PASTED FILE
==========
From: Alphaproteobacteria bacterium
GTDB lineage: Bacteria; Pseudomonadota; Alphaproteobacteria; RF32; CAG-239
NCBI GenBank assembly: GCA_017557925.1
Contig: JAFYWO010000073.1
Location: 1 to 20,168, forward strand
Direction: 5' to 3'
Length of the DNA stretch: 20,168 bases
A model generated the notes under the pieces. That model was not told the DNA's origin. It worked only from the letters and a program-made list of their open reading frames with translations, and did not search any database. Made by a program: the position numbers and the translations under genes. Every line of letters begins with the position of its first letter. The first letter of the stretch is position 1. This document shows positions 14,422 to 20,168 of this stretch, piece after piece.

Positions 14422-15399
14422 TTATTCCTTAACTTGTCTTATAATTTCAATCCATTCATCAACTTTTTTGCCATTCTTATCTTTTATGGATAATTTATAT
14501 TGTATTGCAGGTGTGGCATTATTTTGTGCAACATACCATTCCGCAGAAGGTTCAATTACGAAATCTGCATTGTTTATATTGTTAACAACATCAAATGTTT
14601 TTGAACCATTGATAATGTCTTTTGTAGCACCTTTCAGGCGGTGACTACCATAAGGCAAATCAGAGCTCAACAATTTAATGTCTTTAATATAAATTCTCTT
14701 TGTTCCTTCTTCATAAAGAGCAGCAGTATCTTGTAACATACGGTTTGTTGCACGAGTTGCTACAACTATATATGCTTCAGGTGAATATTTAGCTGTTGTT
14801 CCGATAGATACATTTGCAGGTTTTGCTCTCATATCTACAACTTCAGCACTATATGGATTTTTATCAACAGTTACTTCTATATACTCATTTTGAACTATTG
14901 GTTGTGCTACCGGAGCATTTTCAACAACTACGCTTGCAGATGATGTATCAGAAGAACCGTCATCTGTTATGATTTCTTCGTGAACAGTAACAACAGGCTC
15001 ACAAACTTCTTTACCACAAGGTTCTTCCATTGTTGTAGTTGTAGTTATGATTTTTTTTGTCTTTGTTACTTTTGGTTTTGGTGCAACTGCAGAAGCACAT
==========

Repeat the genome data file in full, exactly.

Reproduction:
From: Alphaproteobacteria bacterium
GTDB lineage: Bacteria; Pseudomonadota; Alphaproteobacteria; RF32; CAG-239
NCBI GenBank assembly: GCA_017557925.1
Contig: JAFYWO010000073.1
Location: 1 to 20,168, forward strand
Direction: 5' to 3'
Length of the DNA stretch: 20,168 bases
A model generated the notes under the pieces. That model was not told the DNA's origin. It worked only from the letters and a program-made list of their open reading frames with translations, and did not search any database. Made by a program: the position numbers and the translations under genes. Every line of letters begins with the position of its first letter. The first letter of the stretch is position 1. This document shows positions 14,422 to 20,168 of this stretch, piece after piece.

Positions 14422-15399
14422 TTATTCCTTAACTTGTCTTATAATTTCAATCCATTCATCAACTTTTTTGCCATTCTTATCTTTTATGGATAATTTATAT
14501 TGTATTGCAGGTGTGGCATTATTTTGTGCAACATACCATTCCGCAGAAGGTTCAATTACGAAATCTGCATTGTTTATATTGTTAACAACATCAAATGTTT
14601 TTGAACCATTGATAATGTCTTTTGTAGCACCTTTCAGGCGGTGACTACCATAAGGCAAATCAGAGCTCAACAATTTAATGTCTTTAATATAAATTCTCTT
14701 TGTTCCTTCTTCATAAAGAGCAGCAGTATCTTGTAACATACGGTTTGTTGCACGAGTTGCTACAACTATATATGCTTCAGGTGAATATTTAGCTGTTGTT
14801 CCGATAGATACATTTGCAGGTTTTGCTCTCATATCTACAACTTCAGCACTATATGGATTTTTATCAACAGTTACTTCTATATACTCATTTTGAACTATTG
14901 GTTGTGCTACCGGAGCATTTTCAACAACTACGCTTGCAGATGATGTATCAGAAGAACCGTCATCTGTTATGATTTCTTCGTGAACAGTAACAACAGGCTC
15001 ACAAACTTCTTTACCACAAGGTTCTTCCATTGTTGTAGTTGTAGTTATGATTTTTTTTGTCTTTGTTACTTTTGGTTTTGGTGCAACTGCAGAAGCACAT